Why Are Shelters So Overrun?

Cat in KennelAll across the world, animal shelters are overflowing with animals that are in need of good homes. But how did so many get there? It can be hard for us dedicated pet lovers to understand how someone could just surrender his or her companion. When a pet ends up in a shelter, it is not their fault.

Most Common Reasons Pets End up in Shelters

Lack of Training

Many people get a dog without realizing how much training is involved. Dogs do not come trained. They need diligent leaders who are willing to put in the hours setting rules, boundaries, and limitations, and spending time teaching them commands. Puppies do not come housebroken and must be taught to go to the bathroom outside. People fail to take this into account when bringing home a dog and ignore problems, which often lead to behavioral issues. Shelters are filled with dogs that have bitten, lack potty training, socialization and obedience issues, all of which could have been prevented through proper training.

Lifestyle Changes

People lose their jobs, get divorced, have a new baby, or encounter difficulties with their health. These are some of the reasons pets often end up in shelters. A person may become overwhelmed by their pet when they have a new baby, may be unable to attend to their pet(s) if they are unhealthy themselves, or find themselves too stressed to pay attention to a pet because of a demanding new job.

Cost of Pet Ownership

Between vet bills, boarding, buying food, toys, and grooming, pets can be expensive. Many people underestimate the amount of money that owning a pet will involve, especially if there are special needs or health issues involved. Old pets and pets with injuries and other health-related issues require more money, time, patience, and attention than healthy pets. Some people make the decision to get rid of the pet versus continue to care for them once an illness or ailment arises.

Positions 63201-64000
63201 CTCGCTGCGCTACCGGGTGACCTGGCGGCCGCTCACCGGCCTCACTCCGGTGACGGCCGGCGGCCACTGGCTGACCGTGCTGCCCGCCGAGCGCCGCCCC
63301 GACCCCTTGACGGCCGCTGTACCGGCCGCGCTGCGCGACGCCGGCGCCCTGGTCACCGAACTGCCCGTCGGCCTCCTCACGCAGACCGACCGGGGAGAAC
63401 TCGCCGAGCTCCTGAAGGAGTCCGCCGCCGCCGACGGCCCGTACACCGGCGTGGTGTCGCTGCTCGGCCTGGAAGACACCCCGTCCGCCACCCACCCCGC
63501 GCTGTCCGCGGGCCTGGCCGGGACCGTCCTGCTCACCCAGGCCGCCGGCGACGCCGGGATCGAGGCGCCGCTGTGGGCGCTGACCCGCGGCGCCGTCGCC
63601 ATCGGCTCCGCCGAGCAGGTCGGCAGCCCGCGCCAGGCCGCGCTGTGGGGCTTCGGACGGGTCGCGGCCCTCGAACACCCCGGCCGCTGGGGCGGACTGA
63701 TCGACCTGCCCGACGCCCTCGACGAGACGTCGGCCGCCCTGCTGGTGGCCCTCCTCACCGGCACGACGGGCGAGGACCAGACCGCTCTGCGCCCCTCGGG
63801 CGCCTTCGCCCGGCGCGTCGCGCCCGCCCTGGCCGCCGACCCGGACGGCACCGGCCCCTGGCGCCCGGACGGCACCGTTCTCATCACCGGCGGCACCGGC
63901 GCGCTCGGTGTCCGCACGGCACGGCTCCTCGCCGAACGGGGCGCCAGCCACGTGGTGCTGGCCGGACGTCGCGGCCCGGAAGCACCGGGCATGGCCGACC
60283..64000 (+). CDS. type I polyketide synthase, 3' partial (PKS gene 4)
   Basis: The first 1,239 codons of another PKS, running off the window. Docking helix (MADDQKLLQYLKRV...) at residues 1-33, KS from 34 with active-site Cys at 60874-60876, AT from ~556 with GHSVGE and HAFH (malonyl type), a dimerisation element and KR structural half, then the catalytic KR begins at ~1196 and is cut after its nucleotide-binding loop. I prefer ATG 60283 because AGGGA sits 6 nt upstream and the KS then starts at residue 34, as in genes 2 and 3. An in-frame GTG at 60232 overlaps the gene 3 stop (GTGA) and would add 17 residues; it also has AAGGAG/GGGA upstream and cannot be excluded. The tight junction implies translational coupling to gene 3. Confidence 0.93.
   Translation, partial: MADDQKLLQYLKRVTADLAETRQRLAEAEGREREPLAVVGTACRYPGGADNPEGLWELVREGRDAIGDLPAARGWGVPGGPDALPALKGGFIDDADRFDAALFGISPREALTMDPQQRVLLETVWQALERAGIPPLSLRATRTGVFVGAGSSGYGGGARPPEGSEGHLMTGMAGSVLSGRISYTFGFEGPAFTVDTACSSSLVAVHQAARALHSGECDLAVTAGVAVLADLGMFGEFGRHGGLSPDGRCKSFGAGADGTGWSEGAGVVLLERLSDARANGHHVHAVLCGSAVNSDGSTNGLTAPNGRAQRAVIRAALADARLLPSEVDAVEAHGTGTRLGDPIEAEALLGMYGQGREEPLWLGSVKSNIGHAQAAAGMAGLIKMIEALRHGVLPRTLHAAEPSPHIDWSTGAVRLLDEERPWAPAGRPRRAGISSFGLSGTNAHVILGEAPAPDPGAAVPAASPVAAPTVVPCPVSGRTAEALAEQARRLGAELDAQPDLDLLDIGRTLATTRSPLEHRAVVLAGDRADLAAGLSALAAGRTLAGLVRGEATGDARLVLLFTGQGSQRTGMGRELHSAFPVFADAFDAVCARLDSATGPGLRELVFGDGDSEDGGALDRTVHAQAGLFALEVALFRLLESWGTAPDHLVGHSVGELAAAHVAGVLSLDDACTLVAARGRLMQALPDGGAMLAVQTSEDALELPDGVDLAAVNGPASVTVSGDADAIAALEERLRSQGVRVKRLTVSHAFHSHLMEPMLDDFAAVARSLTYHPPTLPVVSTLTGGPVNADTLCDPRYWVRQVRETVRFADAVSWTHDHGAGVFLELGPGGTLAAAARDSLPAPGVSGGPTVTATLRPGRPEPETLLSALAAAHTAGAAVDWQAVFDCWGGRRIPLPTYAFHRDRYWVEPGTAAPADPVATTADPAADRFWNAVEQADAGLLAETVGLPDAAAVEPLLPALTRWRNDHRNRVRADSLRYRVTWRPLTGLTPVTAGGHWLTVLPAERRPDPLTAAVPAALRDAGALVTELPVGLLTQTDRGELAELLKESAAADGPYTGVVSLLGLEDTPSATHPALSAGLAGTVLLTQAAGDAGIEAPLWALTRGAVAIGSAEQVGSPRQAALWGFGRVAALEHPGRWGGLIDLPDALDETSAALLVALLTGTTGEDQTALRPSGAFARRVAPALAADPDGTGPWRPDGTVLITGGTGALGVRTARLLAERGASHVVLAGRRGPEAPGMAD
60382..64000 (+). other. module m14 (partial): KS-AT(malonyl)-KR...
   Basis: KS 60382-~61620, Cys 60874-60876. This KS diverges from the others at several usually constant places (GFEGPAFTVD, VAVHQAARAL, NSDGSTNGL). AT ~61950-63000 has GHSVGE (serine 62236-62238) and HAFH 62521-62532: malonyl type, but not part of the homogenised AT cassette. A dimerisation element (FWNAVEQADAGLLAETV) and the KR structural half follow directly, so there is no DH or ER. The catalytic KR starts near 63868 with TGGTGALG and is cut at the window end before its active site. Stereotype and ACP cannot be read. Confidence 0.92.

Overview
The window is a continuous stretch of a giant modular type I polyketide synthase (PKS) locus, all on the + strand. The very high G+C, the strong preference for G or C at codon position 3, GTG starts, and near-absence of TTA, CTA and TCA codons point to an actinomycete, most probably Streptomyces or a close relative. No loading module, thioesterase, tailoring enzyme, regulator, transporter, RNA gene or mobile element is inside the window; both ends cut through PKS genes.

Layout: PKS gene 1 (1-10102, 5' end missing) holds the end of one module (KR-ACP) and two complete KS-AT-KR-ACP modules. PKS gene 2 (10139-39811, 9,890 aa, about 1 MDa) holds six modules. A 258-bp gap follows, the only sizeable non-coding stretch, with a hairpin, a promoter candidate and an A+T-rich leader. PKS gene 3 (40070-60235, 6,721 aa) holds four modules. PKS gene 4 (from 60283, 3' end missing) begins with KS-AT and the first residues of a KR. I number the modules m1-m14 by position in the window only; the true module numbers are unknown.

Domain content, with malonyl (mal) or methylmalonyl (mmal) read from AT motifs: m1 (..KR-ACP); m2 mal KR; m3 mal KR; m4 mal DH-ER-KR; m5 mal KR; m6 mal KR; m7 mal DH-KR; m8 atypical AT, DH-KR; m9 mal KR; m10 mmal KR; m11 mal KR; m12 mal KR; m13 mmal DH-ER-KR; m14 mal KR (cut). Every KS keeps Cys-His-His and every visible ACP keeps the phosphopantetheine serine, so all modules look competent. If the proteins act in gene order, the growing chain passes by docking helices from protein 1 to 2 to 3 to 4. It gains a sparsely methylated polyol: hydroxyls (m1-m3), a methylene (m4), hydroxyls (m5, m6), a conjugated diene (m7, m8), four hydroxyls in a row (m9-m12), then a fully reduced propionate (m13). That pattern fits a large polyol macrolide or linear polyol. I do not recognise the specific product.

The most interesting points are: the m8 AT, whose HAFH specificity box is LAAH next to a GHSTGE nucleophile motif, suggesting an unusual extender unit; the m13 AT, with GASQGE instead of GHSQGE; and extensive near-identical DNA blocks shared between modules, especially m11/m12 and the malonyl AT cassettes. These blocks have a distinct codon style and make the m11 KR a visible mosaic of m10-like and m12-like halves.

Sometimes people move and cannot take their pets with them. The home that they relocate to might not allow pets. They may be moving in with a roommate who is allergic to a dog or cat, or simply doesn’t want them in his or her place. There are also cases of people moving into a new house and not wanting to bring their pet along with them so as to keep it clean.

Not Enough Time for a Pet

Our lives are busy, and having pet requires making time to properly care for them. One of the main reasons that pets end up in shelters is that their people get busy and start to prioritize other things above the pet, thus neglecting its needs. Often, children who pushed their parents to get them a pet by promising to take care of it be come interested in other things, thus leaving the responsibility of the pet care to their overwhelmed parents.

Too Many Animals in the Home

Dogs and cats are cute and people can adopt them impulsively. However, when there are too many animals in the home, it can become a problem. People that fail to spay or neuter their pets may end up with a whole litter and find themselves with nowhere to place the animals. A dog may be fighting with a cat in the house or may not be getting along with the other dogs in the pack, thus resulting in it being sent to a shelter.


People may develop an allergy to their pet, have a significant other move in who is allergic, or may have a child that is born with or develops a pet allergy.

Ways You Can Prevent Pets From Ending Up in Shelters

Think, Before Brining a New Pet Home

Do your research and factor in whether or not you’ll be able to afford the pet, spend the necessary amount of time with them, and meet their mental and physical needs before agreeing to get one. Make sure nobody in the household is allergic before you bring it home, and be responsible and get your new pet spayed or neutered.